I enjoy wildlife, and I can’t imagine what life would be like without it.
But I value human life as being infinitely more precious. Without human life, there would be no one appreciating wildlife and taking steps to protect it. A circular argument, perhaps, but do you think there is a fox that wonders whether the rabbit it is about to pounce upon is the last of its species? Of course not. A polar bear would devour the last life in existence without a thought.
“The dawn wind in the High Sierra is not just a passage of cool air through forest conifers, but within the labyrinth of human consciousness becomes a stirring of some world-magic of most delicate persuasion.”
– Ansel Adams (The Meaning of the National Parks, 1950)
It is human consciousness that endows all life with the “stirring of some world-magic of most delicate persuasion.” Without our God-given consciousness, this world-magic would be meaningless. In the absence of human life, who cares? No one.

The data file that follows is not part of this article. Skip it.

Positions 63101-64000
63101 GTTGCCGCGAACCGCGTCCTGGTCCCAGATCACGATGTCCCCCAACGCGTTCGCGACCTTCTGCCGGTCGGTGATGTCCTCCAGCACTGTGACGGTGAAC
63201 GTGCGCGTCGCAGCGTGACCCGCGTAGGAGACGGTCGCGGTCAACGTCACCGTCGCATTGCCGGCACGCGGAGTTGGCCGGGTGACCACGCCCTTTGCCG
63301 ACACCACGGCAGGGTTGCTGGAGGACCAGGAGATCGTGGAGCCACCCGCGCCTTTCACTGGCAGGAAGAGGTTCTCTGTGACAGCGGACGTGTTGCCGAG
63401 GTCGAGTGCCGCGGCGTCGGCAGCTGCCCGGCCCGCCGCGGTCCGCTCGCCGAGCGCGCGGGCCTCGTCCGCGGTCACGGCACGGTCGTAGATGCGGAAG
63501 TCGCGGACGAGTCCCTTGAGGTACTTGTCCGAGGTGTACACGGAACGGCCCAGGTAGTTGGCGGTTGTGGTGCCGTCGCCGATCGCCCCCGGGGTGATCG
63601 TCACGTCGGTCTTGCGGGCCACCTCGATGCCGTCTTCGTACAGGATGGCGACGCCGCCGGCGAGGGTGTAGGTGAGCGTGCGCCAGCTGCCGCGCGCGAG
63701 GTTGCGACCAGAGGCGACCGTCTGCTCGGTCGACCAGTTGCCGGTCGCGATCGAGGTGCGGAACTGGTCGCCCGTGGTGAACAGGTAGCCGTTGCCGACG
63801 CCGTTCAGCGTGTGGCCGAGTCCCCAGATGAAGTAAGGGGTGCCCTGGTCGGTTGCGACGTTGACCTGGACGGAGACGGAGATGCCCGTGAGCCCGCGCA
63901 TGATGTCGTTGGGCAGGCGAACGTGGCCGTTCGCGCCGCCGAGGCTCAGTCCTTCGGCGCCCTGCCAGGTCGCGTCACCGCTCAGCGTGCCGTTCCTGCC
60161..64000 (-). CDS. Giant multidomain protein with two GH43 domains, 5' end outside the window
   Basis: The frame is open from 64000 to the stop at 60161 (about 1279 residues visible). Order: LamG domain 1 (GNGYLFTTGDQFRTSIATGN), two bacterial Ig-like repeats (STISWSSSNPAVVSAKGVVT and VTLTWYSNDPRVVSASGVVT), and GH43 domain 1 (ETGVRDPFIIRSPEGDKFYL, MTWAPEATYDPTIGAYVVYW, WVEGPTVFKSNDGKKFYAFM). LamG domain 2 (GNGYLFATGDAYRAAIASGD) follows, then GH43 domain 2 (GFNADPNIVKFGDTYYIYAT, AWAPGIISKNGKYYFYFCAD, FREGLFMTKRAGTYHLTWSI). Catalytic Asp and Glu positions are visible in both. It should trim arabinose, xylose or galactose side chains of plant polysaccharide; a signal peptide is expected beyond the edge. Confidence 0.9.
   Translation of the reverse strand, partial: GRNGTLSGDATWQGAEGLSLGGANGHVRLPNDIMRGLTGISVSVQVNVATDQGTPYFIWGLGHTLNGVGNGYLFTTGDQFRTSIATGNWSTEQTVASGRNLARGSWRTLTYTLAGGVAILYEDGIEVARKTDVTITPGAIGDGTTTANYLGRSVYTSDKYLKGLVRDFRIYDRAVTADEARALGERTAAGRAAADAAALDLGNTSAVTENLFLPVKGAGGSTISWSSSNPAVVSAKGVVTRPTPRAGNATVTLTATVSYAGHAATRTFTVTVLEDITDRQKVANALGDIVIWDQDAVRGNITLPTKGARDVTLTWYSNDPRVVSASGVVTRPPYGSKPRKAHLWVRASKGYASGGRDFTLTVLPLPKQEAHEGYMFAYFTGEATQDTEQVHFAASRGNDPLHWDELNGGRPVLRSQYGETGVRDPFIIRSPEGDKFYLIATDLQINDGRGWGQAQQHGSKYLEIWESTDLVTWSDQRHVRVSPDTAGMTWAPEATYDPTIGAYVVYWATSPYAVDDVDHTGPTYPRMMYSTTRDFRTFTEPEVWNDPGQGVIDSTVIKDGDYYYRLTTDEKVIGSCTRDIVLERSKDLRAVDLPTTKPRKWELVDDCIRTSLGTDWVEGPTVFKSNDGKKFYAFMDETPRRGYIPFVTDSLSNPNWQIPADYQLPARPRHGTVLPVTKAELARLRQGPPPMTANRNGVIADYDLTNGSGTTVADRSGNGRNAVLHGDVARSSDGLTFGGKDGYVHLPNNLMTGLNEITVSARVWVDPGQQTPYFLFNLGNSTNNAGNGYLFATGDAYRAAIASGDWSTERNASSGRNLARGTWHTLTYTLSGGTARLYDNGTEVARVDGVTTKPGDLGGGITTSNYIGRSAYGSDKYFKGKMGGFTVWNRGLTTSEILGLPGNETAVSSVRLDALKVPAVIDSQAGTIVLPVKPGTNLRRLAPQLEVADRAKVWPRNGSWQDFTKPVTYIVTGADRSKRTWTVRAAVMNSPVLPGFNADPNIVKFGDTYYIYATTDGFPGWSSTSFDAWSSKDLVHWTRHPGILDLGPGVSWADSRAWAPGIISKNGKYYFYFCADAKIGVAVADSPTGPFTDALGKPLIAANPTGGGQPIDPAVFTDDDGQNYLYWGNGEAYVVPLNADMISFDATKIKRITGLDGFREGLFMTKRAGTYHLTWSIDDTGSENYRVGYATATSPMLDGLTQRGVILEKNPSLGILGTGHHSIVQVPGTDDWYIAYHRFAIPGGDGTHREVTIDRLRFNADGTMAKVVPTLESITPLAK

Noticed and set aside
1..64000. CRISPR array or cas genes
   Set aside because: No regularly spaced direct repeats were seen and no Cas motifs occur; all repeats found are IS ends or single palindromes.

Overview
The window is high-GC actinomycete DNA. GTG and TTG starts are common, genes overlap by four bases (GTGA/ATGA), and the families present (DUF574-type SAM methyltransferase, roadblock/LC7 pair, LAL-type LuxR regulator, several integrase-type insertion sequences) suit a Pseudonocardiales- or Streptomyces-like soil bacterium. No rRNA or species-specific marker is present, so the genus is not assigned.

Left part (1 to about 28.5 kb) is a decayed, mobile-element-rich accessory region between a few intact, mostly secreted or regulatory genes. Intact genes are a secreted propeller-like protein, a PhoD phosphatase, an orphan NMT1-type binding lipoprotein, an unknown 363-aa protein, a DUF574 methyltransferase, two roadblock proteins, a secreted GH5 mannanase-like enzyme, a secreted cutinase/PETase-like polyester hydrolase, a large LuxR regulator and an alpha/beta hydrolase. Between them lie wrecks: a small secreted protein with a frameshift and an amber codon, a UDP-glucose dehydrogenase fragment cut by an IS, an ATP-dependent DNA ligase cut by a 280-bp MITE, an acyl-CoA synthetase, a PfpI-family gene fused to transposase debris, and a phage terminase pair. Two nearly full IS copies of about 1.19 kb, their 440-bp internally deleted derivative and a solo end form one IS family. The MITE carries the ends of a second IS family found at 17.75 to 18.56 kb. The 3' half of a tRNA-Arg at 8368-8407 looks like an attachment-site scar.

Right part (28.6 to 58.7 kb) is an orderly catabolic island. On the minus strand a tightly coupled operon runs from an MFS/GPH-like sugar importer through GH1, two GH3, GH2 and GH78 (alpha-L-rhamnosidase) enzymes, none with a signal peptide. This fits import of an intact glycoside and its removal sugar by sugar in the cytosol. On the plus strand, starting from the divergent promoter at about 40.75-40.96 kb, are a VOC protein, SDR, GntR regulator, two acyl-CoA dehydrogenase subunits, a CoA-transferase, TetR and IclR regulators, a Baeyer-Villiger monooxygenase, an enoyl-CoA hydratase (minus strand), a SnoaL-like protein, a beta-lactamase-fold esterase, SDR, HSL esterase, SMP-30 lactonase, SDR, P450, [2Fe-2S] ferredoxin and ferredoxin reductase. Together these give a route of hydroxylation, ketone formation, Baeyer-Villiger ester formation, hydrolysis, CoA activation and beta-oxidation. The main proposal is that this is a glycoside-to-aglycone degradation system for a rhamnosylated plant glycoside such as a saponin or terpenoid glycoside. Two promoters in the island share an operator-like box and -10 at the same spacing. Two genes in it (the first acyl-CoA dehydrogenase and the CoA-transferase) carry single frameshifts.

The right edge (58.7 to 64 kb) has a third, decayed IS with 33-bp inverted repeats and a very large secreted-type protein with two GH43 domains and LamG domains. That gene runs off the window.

So I have difficulty relating to those who bemoan “an era when human population and cities are burgeoning” and wish there were fewer people. Which people do they mean?
If you ask which humans they would see done away with, it’s probably not them, their immediate company, or any specific person that they find objectionable, it’s just a hand-waved “them.” Those countless, meaningless others that reproduce — just too many for the earth to bear. It’s fine for them to welcome their new child into the world, or celebrate a grandchild; it’s just all those other people that are the problem.
This is relativist at best and nihilist at worst. The next step is eugenics, to get rid of those unneeded or unwanted humans who clutter up the world. Their unspoken thought is that the world would be better off without all “those people,” as long as they and their loved ones aren’t included.
So should you ever wind up in this sort of line, with that sort of person, and wonder who is next, it’s an unsettling thought to think that you would probably hear:
“Oh, him? Well, I really don’t know him that well…”